Archive for the 'Pregnancy Health' Category

Diet matters for a Healthy Pregnancy

A recent study led by Englund-Ögge with the Department of Obstetrics and Gynecology at the Institute of Clinical Sciences at the Sahlgrenska Hospital in Gottenburg, Sweden showed the diet was very important for a healthy pregnancy and for lowering the risk of a preterm birth. Dr. Linda Englund-Ögge told Reuters Health in an email.

“Diet really matters when it comes to preterm delivery and it is very important for pregnant women to choose or to increase the intake of an overall healthy diet consisting of fresh and raw vegetables, fruit, whole-grain products, certain fish and to drink water.”

In recent years there has been more interest and more research done concerning maternal diet how it affects the risk of preterm delivery. In this study 66,000 Norwegian women participated between 2002-2008 to study the effects of diet and maternal health. Those who had a “Prudent Diet” consisting of cooked vegetables, salad, onion/leek/garlic, fruit and berries, nuts, vegetables oils, water as a beverage, whole grain cereals, poultry and fiber-rich bread had the lowest instance of preterm birth. Those with a “Western Diet” which included more salty snacks, sweets and chocolates, French fries, white bread, ketchup, sugar-sweetened drinks, pasta and processed meat products had a much higher instance of preterm birth.

There were a total of 3,505 preterm deliveries. The researchers found that women who adhered most closely to the Prudent Diet were 11 percent less likely to have preterm deliveries compared to women who didn’t follow the diet as closely.

“We would like for doctors, midwives and all others who work with pregnant women to reinforce the important message that pregnant women should be encouraged to eat a balanced and healthy diet,” Englund-Ögge said.

“There are modifiable risk factors that people can address to enhance their pregnancy outcomes,” Dr. Louis Muglia told Reuters Health.

Based on this study, he said, a balanced diet with more foods rich in vitamins and other micronutrients probably facilitates a full-term pregnancy. Additionally women that followed the prudent diet were also more likely to have other beneficial lifestyle habits which would contribute to good pregnancy outcomes. These women were more likely to maintain a healthier weight, smoked less and avoided alcohol.

“So I think there are a lot of things that go along with that prudent lifestyle that increases the likelihood of having a healthy pregnancy and reduces the likelihood of a preterm birth as well,” Muglia said.

This research is helpful in relying the message that we assumed for years, that as expecting moms we can positively affect our developing baby’s health by eating healthy foods during pregnancy and following a healthy lifestyle. The research noted that even the women in the “Prudent Diet” category did indulge in Western eatting from time to time and did indulge in sweets sometimes as well, but it’s the overall diet pattern that mattered the most. This is good news for all of us as it’s impossible to be perfect in pregnancy or anytime!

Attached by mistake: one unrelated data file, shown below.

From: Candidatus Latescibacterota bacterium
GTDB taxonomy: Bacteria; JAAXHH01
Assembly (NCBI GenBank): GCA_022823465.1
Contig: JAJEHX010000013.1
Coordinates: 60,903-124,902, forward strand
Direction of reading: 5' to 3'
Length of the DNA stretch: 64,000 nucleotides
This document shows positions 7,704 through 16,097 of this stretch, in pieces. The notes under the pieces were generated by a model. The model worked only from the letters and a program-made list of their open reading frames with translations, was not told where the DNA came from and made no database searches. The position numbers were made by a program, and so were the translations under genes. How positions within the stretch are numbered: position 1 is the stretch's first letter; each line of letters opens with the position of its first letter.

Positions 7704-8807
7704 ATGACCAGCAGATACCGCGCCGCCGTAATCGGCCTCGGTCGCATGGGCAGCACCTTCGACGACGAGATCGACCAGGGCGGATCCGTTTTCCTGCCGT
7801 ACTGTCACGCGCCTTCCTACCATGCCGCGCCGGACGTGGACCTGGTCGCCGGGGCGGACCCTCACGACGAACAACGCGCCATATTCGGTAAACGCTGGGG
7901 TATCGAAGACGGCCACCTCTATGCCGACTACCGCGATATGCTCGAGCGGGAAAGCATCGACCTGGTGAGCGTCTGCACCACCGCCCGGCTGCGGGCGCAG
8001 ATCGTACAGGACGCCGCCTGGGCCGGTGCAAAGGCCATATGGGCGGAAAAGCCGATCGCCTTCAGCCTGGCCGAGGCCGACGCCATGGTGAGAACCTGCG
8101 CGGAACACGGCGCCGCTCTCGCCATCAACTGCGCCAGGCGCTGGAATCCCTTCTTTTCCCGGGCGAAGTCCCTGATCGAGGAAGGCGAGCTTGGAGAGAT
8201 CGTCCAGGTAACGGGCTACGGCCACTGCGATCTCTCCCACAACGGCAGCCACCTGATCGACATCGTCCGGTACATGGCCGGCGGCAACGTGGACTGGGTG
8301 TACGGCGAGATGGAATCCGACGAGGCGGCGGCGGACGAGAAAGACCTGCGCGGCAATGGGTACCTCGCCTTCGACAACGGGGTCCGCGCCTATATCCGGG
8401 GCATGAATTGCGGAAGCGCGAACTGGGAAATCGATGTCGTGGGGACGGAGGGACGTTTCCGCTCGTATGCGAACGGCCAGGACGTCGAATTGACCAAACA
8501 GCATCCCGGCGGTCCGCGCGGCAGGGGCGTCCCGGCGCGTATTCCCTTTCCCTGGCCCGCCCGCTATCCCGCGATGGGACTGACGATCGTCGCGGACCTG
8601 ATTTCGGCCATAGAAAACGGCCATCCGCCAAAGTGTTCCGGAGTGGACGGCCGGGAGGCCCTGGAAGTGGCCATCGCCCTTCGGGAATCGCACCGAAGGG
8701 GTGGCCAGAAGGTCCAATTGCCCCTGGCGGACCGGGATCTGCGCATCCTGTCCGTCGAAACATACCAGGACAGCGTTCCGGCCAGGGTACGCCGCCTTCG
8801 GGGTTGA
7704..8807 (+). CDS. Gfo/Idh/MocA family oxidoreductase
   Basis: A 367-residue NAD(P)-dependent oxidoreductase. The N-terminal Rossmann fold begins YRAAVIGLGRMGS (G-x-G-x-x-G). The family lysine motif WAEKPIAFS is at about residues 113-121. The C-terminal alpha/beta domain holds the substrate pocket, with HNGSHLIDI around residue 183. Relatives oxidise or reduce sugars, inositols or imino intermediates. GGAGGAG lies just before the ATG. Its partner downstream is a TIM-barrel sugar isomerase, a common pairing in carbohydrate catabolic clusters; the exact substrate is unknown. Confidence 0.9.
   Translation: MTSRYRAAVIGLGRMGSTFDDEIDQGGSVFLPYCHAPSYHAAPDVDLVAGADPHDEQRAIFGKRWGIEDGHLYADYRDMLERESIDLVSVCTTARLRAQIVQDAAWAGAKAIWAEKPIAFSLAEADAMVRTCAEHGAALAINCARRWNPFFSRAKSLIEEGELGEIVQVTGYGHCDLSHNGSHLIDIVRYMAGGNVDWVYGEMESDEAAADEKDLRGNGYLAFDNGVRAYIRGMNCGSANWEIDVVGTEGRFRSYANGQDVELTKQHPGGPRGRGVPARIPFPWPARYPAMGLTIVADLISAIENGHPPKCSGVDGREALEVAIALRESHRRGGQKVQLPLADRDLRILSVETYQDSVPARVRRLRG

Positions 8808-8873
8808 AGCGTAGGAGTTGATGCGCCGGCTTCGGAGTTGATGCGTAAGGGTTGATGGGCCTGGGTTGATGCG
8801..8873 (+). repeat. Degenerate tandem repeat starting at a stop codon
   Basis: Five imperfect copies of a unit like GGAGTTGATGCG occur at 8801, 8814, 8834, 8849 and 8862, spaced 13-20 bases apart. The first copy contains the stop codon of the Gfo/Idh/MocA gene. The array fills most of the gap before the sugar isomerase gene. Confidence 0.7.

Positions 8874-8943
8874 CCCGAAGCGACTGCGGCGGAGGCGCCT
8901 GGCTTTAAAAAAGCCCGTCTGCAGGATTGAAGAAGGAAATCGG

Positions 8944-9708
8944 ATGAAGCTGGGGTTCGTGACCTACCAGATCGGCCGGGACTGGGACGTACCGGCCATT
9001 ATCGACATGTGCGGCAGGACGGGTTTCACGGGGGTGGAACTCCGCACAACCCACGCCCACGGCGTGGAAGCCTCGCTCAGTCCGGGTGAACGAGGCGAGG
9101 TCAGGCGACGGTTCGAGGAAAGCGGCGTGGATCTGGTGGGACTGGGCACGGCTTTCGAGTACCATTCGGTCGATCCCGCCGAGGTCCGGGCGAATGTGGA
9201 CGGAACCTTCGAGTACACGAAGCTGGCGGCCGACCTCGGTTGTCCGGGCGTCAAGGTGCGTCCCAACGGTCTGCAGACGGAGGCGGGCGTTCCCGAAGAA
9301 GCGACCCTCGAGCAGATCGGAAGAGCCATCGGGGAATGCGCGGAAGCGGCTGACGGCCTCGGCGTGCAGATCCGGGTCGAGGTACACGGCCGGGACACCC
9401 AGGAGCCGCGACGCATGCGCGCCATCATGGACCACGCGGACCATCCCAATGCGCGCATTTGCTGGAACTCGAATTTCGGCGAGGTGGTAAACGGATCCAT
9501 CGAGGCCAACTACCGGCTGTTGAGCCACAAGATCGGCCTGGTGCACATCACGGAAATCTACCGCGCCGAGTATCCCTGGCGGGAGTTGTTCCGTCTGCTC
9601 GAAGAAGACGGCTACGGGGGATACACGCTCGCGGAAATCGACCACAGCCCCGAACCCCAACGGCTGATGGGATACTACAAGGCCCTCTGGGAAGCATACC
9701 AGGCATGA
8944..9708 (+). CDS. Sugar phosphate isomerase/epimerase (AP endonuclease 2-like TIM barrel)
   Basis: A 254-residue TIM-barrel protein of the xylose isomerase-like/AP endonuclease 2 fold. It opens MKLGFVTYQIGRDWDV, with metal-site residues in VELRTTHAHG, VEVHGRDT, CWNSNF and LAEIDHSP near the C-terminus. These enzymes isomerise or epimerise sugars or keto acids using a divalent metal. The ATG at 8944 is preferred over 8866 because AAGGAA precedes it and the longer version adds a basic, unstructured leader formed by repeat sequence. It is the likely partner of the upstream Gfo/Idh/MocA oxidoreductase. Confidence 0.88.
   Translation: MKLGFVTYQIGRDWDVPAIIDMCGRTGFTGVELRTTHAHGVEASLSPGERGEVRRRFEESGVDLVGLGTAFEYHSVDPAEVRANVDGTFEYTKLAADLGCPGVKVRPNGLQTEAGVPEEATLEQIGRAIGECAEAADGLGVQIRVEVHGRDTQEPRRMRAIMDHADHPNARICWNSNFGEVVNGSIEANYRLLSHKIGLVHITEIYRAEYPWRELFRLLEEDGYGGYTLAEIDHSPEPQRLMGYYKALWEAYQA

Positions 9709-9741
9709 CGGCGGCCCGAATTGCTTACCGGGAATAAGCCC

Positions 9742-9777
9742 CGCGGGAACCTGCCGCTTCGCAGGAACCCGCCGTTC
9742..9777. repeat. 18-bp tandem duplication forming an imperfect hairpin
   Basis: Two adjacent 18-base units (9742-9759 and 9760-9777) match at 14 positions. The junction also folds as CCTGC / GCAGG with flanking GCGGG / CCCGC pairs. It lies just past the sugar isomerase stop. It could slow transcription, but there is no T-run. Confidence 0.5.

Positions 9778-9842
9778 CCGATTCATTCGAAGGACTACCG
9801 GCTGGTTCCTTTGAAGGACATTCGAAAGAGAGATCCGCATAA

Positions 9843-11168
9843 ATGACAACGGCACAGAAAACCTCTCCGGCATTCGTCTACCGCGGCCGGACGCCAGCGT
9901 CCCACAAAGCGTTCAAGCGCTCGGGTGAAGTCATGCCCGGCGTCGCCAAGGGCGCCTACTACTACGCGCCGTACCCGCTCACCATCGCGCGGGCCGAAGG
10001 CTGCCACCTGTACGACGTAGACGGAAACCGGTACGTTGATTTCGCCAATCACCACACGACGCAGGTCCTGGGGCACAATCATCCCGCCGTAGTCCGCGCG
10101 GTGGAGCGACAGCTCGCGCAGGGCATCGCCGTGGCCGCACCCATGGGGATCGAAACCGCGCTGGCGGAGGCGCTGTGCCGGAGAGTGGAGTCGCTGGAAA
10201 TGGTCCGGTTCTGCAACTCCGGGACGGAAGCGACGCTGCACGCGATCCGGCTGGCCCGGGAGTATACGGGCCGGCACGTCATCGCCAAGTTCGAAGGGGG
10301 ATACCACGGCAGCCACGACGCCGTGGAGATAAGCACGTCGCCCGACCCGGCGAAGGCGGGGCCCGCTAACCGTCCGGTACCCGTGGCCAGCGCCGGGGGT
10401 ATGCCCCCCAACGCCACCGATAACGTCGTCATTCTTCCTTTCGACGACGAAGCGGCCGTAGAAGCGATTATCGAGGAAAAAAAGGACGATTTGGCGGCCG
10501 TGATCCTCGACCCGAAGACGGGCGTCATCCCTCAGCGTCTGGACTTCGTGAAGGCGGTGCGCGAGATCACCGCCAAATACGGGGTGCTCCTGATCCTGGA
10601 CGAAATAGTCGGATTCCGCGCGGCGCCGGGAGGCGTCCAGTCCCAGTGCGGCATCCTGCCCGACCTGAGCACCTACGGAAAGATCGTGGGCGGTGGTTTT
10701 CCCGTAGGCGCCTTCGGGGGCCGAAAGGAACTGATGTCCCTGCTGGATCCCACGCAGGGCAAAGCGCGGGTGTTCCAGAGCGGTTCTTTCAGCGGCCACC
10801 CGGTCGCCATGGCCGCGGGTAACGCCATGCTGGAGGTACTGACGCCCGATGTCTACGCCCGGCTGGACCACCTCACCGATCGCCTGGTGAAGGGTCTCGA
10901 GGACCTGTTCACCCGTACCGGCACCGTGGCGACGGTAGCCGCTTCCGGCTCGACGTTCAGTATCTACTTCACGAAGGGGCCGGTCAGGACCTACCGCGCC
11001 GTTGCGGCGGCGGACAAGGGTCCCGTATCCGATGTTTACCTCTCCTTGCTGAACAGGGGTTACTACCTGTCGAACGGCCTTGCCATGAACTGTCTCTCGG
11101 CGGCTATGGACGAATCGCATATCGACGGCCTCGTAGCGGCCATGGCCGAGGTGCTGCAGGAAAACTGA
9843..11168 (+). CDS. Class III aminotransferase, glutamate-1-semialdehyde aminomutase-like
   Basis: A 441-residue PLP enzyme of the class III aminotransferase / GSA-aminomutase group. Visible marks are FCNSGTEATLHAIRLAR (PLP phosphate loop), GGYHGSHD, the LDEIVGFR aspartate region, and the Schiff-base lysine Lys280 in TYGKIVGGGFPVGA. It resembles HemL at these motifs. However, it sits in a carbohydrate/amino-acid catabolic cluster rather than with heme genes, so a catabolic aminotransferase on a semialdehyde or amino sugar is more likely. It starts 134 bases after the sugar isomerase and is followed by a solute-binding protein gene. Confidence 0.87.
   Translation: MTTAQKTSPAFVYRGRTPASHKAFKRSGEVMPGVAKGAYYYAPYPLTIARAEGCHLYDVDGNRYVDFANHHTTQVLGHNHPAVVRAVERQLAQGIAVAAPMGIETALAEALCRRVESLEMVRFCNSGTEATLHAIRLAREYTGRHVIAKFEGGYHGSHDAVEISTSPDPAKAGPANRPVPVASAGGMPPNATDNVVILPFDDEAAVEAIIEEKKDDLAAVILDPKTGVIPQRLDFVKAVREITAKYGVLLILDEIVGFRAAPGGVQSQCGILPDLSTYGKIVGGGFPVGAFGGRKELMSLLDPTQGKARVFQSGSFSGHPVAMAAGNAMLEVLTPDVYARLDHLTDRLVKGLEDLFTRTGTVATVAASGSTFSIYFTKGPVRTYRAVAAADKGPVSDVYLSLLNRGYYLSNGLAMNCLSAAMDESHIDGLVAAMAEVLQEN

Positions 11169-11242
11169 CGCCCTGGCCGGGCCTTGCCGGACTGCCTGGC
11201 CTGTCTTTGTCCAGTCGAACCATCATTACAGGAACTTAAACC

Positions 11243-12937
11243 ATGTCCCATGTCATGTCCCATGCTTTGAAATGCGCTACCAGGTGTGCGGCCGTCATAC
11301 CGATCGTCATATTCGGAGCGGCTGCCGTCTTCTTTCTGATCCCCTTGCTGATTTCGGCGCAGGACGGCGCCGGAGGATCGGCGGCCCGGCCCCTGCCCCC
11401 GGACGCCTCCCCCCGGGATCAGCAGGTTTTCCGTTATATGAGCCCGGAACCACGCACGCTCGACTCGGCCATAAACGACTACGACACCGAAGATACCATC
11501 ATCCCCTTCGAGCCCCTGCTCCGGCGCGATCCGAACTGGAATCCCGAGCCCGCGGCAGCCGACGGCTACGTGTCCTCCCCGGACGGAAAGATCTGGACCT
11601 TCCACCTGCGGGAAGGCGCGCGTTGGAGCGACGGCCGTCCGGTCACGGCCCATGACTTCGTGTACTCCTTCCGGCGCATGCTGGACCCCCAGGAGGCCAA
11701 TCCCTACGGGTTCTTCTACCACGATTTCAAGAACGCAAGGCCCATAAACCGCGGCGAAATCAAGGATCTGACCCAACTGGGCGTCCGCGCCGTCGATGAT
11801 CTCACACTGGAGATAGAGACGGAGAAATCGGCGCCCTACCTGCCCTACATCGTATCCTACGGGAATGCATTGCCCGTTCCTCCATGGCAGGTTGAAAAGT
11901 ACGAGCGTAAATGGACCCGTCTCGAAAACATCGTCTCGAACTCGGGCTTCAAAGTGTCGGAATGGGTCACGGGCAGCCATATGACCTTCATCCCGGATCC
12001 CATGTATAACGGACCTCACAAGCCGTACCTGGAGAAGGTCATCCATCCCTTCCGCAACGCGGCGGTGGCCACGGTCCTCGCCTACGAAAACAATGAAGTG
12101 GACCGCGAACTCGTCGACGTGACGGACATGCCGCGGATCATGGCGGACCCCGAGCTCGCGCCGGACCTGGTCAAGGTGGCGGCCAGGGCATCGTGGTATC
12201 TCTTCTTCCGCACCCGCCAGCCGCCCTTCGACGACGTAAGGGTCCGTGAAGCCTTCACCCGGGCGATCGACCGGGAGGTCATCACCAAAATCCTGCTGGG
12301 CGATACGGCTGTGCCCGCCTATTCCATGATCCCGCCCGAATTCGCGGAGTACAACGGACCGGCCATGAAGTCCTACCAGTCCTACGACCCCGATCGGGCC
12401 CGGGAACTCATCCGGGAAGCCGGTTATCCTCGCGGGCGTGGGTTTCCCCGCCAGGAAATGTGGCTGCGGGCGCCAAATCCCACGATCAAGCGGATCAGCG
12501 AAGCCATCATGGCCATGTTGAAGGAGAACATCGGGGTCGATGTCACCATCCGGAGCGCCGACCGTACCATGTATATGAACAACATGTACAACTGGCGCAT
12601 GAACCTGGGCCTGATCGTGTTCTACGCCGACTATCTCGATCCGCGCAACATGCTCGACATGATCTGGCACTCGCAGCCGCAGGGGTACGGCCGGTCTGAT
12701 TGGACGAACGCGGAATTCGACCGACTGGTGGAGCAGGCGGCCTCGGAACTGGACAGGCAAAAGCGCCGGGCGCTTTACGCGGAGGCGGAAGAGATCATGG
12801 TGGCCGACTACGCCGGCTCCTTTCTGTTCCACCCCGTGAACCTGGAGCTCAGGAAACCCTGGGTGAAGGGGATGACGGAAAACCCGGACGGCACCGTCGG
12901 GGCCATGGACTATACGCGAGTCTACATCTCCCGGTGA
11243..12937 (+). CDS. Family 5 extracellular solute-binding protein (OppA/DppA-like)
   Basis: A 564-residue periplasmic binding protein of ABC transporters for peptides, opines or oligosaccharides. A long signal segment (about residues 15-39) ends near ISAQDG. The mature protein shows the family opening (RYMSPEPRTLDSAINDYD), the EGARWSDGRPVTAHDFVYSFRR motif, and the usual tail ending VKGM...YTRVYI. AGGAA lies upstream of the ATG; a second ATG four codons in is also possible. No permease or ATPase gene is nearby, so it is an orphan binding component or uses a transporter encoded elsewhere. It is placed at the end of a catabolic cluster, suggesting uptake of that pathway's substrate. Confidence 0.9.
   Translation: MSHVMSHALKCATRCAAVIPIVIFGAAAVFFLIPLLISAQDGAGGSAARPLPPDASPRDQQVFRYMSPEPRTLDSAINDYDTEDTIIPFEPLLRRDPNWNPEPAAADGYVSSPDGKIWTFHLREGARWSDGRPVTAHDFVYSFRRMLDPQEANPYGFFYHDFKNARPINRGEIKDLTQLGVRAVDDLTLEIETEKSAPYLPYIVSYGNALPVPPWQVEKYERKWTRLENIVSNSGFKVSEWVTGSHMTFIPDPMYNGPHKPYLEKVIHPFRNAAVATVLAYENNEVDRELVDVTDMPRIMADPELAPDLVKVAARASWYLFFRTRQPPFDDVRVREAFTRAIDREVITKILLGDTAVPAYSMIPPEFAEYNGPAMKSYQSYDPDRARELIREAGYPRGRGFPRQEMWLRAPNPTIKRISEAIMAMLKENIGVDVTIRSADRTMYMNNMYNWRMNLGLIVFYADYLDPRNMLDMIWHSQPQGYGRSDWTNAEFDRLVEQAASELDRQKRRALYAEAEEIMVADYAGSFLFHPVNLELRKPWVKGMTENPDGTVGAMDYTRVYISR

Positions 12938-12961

Walking is as good as Running, maybe Better

New research out by the Life Science Division at Lawrence Berkeley National Laboratory discovered that walking is one of the best things you can do for your body, sometimes even better than running. This is good news for many expecting women and new mothers who are looking for a form of exercise that is safe and easy to do with their constantly changing bodies.

The study showed that while walking can be less vigorous than running, if you expend the same energy walking as you did running (this means you would have to walk vigorously and for a longer period of time than you would run for the same effect), you could potentially affect even more positive health changes than running for reducing blood pressure, lowering cholesterol, diabetes risk and cardiovascular heart disease. In fact, the more you walk, the greater the benefit.

For many pregnant women, running is no longer a safe or comfortable exercise option as ligaments are loser during pregnancy along with increased weight and a shifting center of gravity which throws off balance. Running is also not doable for most women postpartum as your body is still healing and vigorous exercise in general is not recommended in the early weeks and even months following delivery. Running is particularly unadvisable for nursing moms who may suddenly have a heavy milk supply and a fuller chest. Tight sports bras are not a good choice as they can cause clogged ducts and mastitis. Walking, however, is an excellent way to ease back into exercise without hurting yourself while also allowing you some bonding time with your baby outdoors. Pushing a stroller while walking gives you the added strength and cardio workout that is even better exercise than walking alone.

The study noted that to achieve the full benefits walking you need to clock in 10,000 steps a day. The good news is that these steps can be spread over the course of the day and you will probably find many of your day to day chores, errands and daily activities can expend up to half of that step requirement. However, if you are not used to walking this much, you should start slowly and gradually build up to this amount as you are safely able to do so. Also, make sure you invest in a good pair of walking or cross training shoes with adequate support for your joints to lessen the impact. Proper athletic shoes will help you avoid injury and comfortably walk further. (Please note that 10,000 steps of vigorous walking while pregnant should only be done with your doctor’s ok, and not for those who are early weeks postpartum.)